Final Fantasy games are well-known for their cutting-edge graphics, and FF9 is no exception. If you’ve been doing your homework, you will have read that FF9 was released in 2000. Some of its peers were Diablo II, Banjo Tooie, Tony Hawk’s Pro Skater 2, and The Legend of Zelda: Majora’s Mask. Also notable about FF9 is that it was the last of the FF series to be released on Playstation, as PS2 came out in March of 2000. And it is a 4 CD game. One of the last of its kind as technology advanced and information could be more tightly compacted.
But that’s enough trivia, let’s jump into some analysis, yes?
In the beginning of this opening scene, there is a seeming lack of subject matter. It is a collage of images from the game but, if you pay attention you’ll see the major theme presenting itself for the first time. FF9 employs (like many other FF games) the Machine(Man)/Nature binary. It is through this binary that much of the conflict arises and can be analyzed. The images presented are a yoking of this binary; the viewer/reader/player sees images of both man and nature, one after the other, symbolizing the interconnectedness of the two. To further this idea, there is an overlay of a map. Maps are man-made representations of nature; man’s sense of power comes from imposing our own methods and thoughts on the world around us. The map is just that, it shows man’s ‘mark’ on the world.
Speaking of the world, the names and settings of FF9 are interesting. The world the story begins in is named Gaia, a Grecian goddess of the Earth (More information on her, here). Another world in which you get to play is called Terra, coming from Latin meaning Earth. These allusions, especially that to the Greek goddess, are typical of pieces of art. And while they’re not so obscure as to require a degree or extensive knowledge, they are still allusions which require some sort of outside knowledge.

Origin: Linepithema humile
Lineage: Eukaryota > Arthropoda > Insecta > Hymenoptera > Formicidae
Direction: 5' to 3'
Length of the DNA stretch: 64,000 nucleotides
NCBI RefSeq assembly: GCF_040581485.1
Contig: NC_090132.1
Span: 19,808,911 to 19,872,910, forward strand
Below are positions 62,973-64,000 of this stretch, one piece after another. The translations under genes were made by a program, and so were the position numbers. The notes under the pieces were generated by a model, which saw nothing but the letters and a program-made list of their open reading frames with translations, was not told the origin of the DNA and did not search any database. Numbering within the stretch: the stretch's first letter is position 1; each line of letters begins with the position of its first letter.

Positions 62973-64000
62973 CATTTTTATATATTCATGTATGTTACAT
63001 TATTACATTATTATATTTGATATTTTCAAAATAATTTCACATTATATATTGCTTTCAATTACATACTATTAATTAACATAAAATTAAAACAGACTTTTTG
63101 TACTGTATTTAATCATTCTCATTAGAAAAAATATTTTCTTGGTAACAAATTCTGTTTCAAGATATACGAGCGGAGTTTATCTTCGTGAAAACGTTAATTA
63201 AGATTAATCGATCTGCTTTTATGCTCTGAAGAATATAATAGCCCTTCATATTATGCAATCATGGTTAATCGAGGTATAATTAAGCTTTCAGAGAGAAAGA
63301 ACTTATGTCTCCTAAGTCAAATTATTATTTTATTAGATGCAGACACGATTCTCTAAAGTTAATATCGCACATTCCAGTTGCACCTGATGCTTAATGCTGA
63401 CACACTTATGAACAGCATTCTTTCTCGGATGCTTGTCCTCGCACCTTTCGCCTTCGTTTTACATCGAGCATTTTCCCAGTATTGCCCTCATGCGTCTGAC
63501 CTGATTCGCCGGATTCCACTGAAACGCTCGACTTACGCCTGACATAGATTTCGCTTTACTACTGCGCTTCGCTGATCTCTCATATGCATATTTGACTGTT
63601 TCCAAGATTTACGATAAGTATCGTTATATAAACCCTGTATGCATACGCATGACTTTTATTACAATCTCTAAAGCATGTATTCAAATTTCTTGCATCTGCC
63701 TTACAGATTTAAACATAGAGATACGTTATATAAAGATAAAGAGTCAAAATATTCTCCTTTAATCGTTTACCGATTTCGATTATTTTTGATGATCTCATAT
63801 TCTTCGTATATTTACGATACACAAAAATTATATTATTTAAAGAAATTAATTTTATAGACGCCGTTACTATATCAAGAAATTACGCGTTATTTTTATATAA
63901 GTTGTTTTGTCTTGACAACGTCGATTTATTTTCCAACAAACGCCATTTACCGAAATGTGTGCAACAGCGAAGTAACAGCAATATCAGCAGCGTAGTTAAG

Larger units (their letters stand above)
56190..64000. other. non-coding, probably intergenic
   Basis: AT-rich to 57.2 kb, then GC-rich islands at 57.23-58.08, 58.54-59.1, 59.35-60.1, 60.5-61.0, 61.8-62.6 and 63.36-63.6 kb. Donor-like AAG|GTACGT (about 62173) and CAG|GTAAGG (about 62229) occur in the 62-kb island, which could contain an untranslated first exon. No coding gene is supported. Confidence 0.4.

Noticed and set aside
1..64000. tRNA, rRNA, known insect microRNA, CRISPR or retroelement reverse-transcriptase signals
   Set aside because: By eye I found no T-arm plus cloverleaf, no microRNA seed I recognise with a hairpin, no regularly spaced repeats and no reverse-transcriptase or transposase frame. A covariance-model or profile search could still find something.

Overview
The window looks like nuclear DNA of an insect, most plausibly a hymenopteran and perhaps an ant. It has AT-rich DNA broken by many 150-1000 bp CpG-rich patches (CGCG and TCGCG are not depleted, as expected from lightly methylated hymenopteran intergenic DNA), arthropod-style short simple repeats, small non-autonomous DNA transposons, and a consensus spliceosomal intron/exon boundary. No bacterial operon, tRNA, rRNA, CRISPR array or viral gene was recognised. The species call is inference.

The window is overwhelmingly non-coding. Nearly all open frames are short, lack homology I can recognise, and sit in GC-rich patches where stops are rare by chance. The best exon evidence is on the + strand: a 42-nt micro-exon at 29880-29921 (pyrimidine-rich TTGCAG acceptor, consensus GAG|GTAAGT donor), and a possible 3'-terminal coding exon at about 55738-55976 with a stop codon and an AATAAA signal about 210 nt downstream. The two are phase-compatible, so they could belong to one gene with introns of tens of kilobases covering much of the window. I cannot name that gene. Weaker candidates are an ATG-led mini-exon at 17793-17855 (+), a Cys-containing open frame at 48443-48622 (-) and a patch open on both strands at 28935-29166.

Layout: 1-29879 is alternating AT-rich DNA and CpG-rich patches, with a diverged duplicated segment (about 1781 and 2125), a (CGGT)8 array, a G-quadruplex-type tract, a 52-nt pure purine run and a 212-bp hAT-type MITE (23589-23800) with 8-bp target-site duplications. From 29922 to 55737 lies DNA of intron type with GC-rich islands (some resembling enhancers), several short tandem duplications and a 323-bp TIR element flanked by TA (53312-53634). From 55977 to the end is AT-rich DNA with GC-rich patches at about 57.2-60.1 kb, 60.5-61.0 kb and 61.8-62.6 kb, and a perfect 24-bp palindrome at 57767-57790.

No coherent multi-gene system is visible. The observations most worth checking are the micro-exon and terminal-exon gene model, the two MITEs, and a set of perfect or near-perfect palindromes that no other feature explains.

This scene starts off with a flashback. A small boat on a fearsome ocean in the middle of a storm with two passengers who are fleeing something (it hasn’t been revealed what yet). We’re jarred back into the present to see a young woman in a white gown sitting in front of an open window, crying. She is Garnet – the Princess of Alexandria (another allusion) – and it is her 16th birthday. While to be a true bildungsroman (More info here), for a woman, the age would have to be closer to 10, 16 begs to be analyzed. Not to mention, the story begins on her birthday! If there is a better way to set up a coming of age story, I don’t know how.
But that’s not all. Firstly, the semi-open window. It gives the illusion of freedom to those trapped in a castle. Furthering the binary theme of freedom/oppression are the birds (which aren’t seen in any scenes outside of Alexandria, interestingly enough). We see Garnet’s thirst for freedom as she throws the window wide open and the screen pans out and cuts to more bird imagery. The imagery is continued onto the Prima Vera (another name that’s an allusion), the Tantalus bandit group’s Airship (another Greek allusion here) (Also the player’s first glimpse at an airship) with the winged-mermaid on the front of the ship (I think there’s a specific word for these but it escapes me at the moment). If there was any doubt in the player’s mind that Garnet wanted to be free at this point, the combination of a woman and wings should seal the deal pretty well here. But we are also left with a shot of a door closing – the oppression to the freedom presented so far. It is the opposite of the window opening.
Another idea of note in this clip, if viewed with a feminist slant, is the obvious phallic design of the castle in Alexandria. Not only does it look like a phallus, but it is a symbol of the patriarchy oppressing the freedom of Garnet. The fact that it is a sword is also another jab at the patriarchy. While Queen Brahne is actually the one holding Garnet prisoner, it is interesting to note that Brahne looks much less like an ideal feminine form (as Garnet is portrayed playing into the patriarchy’s ideologies) Brahne has a certain masculine quality to her that clearly identifies her as for the status quo and the patriarchy (as you will see in an upcoming cinematic).
As the next two cutscenes are less content rich, I will stop this post here.
Until next time,